When I say that evil has to do with killing, I do not mean to restrict myself to corporeal murder. Evil is that which kills spirit. There are various essential attributes of life -- particularly human life -- such as sentience, mobility, awareness, growth, autonomy, will. It is possible to kill or attempt to kill one of these attributes without actually destroying the body. Thus we may "break" a horse or even a child without harming a hair on its head. Erich Fromm was acutely sensitive to this fact when he broadened the definition of necrophilia to include the desire of certain people to control others-to make them controllable, to foster their dependency, to discourage their capacity to think for themselves, to diminish their unpredectibility and originalty, to keep them in line. Distinguishing it from a "biophilic" person, one who appreciates and fosters the variety of life forms and the uniqueness of the individual, he demonstrated a "necrophilic character type," whose aim it is to avoid the inconvenience of life by transforming others into obedient automatons, robbing them of their humanity. Evil then, for the moment, is the force, residing either inside or outside of human beings, that seeks to kill life or liveliness. And goodness is its opposite. Goodness is that which promotes life and liveliness.
Never forget that you are one of a kind. Never forget that if there weren't any need for you in all your uniqueness to be on this earth, you wouldn't be here in the first place. And never forget, no matter how overwhelming life's challenges and problems seem to be, that one person can make a difference in the world. In fact, it is always because of one person that all the changes that matter in the world come about. So be that one person.
Traditional explanations for stasis and abrupt appearance had paid an awful price in sacrificing the possibility of empirics for the satisfaction of harmony. Eventually we (primarily Niles) recognized that the standard theory of speciation—Ernst Mayr's allopatric or peripatric scheme—would not, in fact, yield insensibly graded fossil sequences when extrapolated into geological time, but would produce just what we see: geologically unresolvable appearance followed by stasis. For if species almost always arise in small populations isolated at the periphery of parental ranges, and in a period of time slow by the scale of our lives but effectively instantaneous in the geological world of millions, then the workings of speciation should be recorded in the fossil record as stasis and abrupt appearance. The literal record was not a hopelessly and imperfect fraction of truly insensible gradation within large populations but an accurate reflection of the actual process identified by evolutionists as the chief motor of biological change. The theory of punctuated equilibrium was, in its initial formulation, little more than this insight adumbrated.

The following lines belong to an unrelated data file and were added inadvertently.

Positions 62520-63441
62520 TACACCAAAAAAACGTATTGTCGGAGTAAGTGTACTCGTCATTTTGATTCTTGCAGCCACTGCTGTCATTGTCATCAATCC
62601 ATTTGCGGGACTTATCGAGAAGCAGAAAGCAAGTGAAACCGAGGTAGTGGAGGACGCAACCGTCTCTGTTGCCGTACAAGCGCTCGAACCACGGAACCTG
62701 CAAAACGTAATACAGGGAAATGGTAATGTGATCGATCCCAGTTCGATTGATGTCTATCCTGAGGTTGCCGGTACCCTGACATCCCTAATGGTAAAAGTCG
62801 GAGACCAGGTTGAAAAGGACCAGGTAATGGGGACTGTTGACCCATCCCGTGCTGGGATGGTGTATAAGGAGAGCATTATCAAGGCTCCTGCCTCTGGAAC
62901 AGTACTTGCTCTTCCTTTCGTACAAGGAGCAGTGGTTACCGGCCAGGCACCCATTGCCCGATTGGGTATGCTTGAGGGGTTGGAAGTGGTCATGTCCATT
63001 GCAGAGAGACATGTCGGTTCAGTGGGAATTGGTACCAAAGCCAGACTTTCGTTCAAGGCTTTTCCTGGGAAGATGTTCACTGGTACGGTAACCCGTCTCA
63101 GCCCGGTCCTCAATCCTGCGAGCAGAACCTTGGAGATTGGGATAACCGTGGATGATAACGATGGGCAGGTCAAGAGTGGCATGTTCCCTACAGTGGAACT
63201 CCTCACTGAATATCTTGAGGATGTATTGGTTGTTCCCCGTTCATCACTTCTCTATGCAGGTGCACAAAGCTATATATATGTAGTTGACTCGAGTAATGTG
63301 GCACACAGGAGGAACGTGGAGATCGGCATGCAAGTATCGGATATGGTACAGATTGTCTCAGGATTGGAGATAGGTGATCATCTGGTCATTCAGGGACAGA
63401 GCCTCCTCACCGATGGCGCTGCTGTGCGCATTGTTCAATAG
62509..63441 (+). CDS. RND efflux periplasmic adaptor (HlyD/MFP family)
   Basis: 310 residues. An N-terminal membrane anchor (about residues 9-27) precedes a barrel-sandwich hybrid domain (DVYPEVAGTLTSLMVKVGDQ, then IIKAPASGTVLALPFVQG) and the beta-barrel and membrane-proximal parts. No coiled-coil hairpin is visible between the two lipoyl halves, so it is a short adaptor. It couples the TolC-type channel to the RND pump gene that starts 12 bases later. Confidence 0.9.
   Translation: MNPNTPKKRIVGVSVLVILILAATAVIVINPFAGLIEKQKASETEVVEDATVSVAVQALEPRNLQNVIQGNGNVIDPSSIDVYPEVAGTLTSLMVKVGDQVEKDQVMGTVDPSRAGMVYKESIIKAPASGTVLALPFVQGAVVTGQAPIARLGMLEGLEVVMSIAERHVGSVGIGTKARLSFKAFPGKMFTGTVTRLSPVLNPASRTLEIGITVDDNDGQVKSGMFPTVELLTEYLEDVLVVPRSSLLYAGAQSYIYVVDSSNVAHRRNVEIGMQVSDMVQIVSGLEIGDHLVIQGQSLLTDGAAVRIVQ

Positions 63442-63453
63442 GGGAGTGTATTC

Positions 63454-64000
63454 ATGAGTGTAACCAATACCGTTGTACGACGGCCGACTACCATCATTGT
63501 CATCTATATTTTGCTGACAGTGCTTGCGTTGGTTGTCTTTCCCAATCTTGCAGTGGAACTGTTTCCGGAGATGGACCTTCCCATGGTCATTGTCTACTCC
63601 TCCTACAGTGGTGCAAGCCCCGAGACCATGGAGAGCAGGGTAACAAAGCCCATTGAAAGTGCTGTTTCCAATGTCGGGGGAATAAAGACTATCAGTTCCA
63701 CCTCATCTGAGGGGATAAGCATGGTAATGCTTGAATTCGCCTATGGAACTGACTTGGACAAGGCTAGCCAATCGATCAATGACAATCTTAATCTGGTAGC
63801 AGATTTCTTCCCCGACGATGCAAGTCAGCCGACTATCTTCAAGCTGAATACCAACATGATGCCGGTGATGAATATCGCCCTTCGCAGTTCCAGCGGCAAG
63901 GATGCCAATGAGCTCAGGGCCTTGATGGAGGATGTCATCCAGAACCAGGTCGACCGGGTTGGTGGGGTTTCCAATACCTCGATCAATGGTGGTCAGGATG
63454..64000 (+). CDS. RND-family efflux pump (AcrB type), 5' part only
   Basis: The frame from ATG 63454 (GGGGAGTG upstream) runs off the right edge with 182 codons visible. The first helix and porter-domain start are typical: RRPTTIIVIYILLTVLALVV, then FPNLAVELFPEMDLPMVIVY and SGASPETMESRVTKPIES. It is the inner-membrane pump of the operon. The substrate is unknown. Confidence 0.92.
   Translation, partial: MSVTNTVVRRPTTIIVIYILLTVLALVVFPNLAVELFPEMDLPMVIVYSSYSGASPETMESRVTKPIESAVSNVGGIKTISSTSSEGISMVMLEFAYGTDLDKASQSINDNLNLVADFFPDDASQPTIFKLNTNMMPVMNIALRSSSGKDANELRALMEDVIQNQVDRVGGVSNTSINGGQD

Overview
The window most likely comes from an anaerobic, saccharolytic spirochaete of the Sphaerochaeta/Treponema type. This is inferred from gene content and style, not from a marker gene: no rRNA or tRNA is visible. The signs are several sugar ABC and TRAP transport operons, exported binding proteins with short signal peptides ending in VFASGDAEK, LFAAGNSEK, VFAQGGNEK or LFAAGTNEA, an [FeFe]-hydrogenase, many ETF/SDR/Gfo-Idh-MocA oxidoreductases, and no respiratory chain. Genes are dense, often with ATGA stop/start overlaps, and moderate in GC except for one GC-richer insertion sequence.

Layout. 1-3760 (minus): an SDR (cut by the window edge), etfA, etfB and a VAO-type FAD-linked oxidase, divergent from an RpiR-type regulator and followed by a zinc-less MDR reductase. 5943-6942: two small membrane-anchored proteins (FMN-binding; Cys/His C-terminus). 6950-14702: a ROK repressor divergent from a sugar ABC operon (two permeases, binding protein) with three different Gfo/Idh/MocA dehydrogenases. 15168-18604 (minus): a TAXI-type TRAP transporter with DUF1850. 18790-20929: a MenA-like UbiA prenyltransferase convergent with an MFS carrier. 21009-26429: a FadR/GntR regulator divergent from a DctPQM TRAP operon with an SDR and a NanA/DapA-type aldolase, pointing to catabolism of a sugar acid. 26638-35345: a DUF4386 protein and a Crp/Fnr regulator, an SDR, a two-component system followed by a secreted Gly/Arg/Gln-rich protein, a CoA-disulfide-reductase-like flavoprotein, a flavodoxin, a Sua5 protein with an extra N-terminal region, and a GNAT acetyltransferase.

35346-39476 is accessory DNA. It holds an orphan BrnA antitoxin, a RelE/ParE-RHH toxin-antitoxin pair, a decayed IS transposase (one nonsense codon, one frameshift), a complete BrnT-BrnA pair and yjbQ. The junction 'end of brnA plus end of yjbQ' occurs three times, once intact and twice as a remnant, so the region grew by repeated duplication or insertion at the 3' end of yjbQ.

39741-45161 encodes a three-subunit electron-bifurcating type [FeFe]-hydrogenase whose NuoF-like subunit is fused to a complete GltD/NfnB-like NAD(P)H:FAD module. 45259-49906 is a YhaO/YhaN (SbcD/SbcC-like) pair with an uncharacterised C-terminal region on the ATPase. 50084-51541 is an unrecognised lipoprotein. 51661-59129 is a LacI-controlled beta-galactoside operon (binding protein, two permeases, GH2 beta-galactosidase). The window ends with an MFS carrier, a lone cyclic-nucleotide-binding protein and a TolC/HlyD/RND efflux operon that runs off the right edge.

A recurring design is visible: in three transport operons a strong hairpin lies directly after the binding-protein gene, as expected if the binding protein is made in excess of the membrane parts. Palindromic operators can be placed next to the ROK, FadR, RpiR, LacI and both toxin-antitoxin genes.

We live now in the “Age of Bacteria.” Our planet has always been in the “Age of Bacteria,” ever since the first fossils—bacteria, of course—were entombed in rocks more than 3 billion years ago. On any possible, reasonable or fair criterion, bacteria are—and always have been—the dominant forms of life on Earth. Our failure to grasp this most evident of biological facts arises in part from the blindness of our arrogance but also, in large measure, as an effect of scale. We are so accustomed to viewing phenomena of our scale…as typical of nature
The things of the world are ever rising and falling, and in perpetual change; and this change must be according to the will of God, as He has bestowed upon man neither the wisdom nor the power to enable him to check it. The great lesson in these things is, that man must strengthen himself doubly at such times to fulfill his duty and to do what is right, and must seek his happiness and inward peace from objects which cannot be taken away from him.
In its broadest term, religion says that there is an unseen order, and that our supreme good lies in rightful relations to it.
Reason is alone. And in this sense knowledge never encounters anything truly other in the world. This is the profound truth of idealism. It betokens a radical difference between spatial exteriority and the exteriority of instants in relation to one another.
"Excellence," besought Kai Lung, not without misgivings, "how many warriors, each having some actual existence, are there in your never-failing band?" "For all purposes save those of attack and defence there are fifteen score of the best and bravest, as their pay-sheets well attest," was the confident response. "In a strictly literal sense, however, there are no more than can be seen on a mist-enshrouded day with a resolutely closed eye."